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Chiropractic: A Profession at the Crossroads of Mainstream and Alternative Medicine

William C. Meeker, DC, MPH; and Scott Haldeman, DC, PhD, MD, FRCP(C)
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From Palmer Center for Chiropractic Research, Davenport, Iowa; and University of California, Irvine, Irvine, California.

Acknowledgments: The authors thank Ted Kaptchuk, OMD, and David Eisenberg, MD, for encouraging them to write this paper; Cheryl Hawk, DC, PhD, for her incisive criticism and excellent advice; and the experts who reviewed the manuscript, to its great benefit.

Grant Support: In part by grant U24 AR45166, “Establishing the Consortial Center for Chiropractic Research,” from the National Institutes of Health, National Center for Complementary and Alternative Medicine; and the Palmer Center for Chiropractic Research, Davenport, Iowa.

Requests for Single Reprints: William C. Meeker, DC, MPH, Palmer Center for Chiropractic Research, 741 Brady Street, Davenport, IA 52803; e-mail, Meeker_b@palmer.edu.

Current Author Addresses: Dr. Meeker: Palmer Center for Chiropractic Research, 741 Brady Street, Davenport, IA 52803.

Dr. Haldeman: 1125 East 17th Street, Suite 127, Santa Ana, CA 92701.

Ann Intern Med. 2002;136(3):216-227. doi:10.7326/0003-4819-136-3-200202050-00010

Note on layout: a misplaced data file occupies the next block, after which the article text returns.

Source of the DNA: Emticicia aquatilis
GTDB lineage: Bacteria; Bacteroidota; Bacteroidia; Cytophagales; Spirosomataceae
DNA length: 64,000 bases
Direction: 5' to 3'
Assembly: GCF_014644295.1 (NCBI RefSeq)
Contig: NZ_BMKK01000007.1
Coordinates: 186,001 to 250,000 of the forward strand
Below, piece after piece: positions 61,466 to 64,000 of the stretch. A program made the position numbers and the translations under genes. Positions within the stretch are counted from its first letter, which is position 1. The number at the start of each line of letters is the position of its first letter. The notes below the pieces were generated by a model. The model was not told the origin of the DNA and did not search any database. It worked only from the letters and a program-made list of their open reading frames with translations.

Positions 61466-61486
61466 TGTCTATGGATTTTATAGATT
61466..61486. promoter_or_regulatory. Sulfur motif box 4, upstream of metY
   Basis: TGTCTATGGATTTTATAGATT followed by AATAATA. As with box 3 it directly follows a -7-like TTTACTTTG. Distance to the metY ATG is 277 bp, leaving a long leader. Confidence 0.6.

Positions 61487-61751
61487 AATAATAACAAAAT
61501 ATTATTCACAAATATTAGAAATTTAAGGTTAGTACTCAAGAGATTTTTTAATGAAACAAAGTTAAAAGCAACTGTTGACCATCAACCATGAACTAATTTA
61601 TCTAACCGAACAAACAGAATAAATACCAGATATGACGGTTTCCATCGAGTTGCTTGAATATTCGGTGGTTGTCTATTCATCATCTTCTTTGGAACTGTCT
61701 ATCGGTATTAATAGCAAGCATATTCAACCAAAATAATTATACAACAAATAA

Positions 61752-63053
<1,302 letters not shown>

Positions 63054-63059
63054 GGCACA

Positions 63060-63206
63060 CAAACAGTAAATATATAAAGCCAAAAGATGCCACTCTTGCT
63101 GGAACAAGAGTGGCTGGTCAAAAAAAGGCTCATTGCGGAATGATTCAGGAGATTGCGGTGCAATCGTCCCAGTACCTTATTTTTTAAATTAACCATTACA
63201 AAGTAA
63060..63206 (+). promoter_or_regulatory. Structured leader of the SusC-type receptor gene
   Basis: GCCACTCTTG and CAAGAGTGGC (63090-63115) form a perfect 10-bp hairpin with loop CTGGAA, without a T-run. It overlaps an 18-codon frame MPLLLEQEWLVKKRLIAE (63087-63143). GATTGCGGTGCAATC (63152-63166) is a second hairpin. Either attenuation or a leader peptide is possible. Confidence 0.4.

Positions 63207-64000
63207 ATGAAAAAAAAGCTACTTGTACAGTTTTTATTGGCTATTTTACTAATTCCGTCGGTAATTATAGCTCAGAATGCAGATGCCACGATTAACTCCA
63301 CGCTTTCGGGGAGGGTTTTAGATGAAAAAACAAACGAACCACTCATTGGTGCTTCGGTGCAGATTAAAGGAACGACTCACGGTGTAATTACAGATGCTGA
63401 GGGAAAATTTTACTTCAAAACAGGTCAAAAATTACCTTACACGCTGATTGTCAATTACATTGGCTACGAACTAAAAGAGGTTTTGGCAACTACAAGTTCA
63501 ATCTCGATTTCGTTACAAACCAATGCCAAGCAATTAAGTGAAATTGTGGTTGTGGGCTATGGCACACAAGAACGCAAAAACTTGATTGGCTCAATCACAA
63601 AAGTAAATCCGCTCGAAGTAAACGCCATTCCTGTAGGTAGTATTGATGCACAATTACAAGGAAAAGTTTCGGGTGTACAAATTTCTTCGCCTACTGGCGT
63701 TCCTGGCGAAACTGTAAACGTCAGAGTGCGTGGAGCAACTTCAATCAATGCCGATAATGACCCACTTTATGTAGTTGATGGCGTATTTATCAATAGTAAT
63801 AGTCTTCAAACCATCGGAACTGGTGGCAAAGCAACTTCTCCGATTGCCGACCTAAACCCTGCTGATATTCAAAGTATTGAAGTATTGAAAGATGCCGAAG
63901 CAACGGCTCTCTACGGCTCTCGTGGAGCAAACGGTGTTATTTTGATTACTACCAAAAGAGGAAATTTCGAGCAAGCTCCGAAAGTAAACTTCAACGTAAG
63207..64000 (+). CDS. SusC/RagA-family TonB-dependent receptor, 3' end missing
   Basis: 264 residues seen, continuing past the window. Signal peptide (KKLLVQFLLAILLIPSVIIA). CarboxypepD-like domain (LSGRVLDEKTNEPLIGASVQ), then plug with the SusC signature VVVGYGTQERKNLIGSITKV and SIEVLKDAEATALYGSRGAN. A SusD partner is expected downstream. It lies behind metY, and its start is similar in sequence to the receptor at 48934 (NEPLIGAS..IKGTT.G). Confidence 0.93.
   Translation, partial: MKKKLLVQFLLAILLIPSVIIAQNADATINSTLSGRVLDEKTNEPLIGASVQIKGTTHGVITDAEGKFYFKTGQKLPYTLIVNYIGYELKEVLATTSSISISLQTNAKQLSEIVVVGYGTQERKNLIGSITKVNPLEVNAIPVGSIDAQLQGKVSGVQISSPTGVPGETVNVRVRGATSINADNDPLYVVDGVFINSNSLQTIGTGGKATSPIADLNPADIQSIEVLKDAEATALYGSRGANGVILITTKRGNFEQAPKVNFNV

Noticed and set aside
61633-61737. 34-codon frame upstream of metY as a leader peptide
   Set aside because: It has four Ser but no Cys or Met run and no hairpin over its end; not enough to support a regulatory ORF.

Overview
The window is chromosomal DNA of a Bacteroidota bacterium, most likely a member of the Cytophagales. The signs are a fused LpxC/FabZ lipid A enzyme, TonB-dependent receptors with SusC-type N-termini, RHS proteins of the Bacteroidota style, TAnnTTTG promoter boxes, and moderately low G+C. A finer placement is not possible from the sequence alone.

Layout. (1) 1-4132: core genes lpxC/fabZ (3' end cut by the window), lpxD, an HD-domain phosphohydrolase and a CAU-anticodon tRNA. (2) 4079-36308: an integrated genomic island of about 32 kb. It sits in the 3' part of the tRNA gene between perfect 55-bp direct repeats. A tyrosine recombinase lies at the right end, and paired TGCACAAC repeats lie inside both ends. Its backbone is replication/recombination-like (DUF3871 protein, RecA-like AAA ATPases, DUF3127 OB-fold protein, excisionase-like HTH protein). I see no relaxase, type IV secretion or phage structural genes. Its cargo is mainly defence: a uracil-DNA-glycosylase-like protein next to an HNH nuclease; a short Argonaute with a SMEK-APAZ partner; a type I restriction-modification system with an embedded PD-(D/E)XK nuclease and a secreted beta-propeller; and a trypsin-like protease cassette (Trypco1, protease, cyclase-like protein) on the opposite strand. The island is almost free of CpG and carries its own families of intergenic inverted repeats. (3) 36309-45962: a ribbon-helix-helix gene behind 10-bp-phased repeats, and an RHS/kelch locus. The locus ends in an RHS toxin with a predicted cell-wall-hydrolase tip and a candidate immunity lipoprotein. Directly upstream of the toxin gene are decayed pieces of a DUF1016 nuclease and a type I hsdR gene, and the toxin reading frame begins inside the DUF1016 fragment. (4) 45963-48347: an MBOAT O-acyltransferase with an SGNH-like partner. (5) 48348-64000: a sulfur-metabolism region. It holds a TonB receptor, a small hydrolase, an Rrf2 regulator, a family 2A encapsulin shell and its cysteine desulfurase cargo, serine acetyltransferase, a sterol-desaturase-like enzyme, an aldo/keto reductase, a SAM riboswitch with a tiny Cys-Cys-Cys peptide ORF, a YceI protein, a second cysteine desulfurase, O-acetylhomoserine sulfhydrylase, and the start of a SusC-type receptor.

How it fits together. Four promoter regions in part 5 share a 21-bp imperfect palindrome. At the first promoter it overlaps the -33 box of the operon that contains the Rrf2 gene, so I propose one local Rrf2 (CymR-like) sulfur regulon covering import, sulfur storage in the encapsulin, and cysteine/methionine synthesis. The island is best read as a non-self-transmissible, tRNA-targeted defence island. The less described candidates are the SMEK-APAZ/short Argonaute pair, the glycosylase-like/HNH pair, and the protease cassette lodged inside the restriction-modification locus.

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Chiropractic is a large and well-established health care profession in the United States. In this overview, we briefly examine the development of chiropractic from humble and contentious beginnings to its current state at the crossroads of alternative and mainstream medicine. Chiropractic has taken on many of the attributes of an established profession, improving its educational and licensing systems and substantially increasing its market share in the past two decades. The public increasingly uses chiropractic largely for spinal pain syndromes and appears to be highly satisfied with the results. Of all the so-called alternative professions, chiropractic has made the largest inroads into private and public health care financing systems and is increasingly viewed as an effective specialty by many in the medical profession. Much of the positive evolution of chiropractic can be ascribed to a quarter century–long research effort focused on the core chiropractic procedure of spinal manipulation. This effort has helped bring spinal manipulation out of the investigational category to become one of the most studied forms of conservative treatment for spinal pain. Chiropractic theory is still controversial, but recent expansion in federal support of chiropractic research bodes well for further scientific development. The medical establishment has not yet fully accepted chiropractic as a mainstream form of care. The next decade should determine whether chiropractic maintains the trappings of an alternative health care profession or becomes fully integrated into all health care systems.





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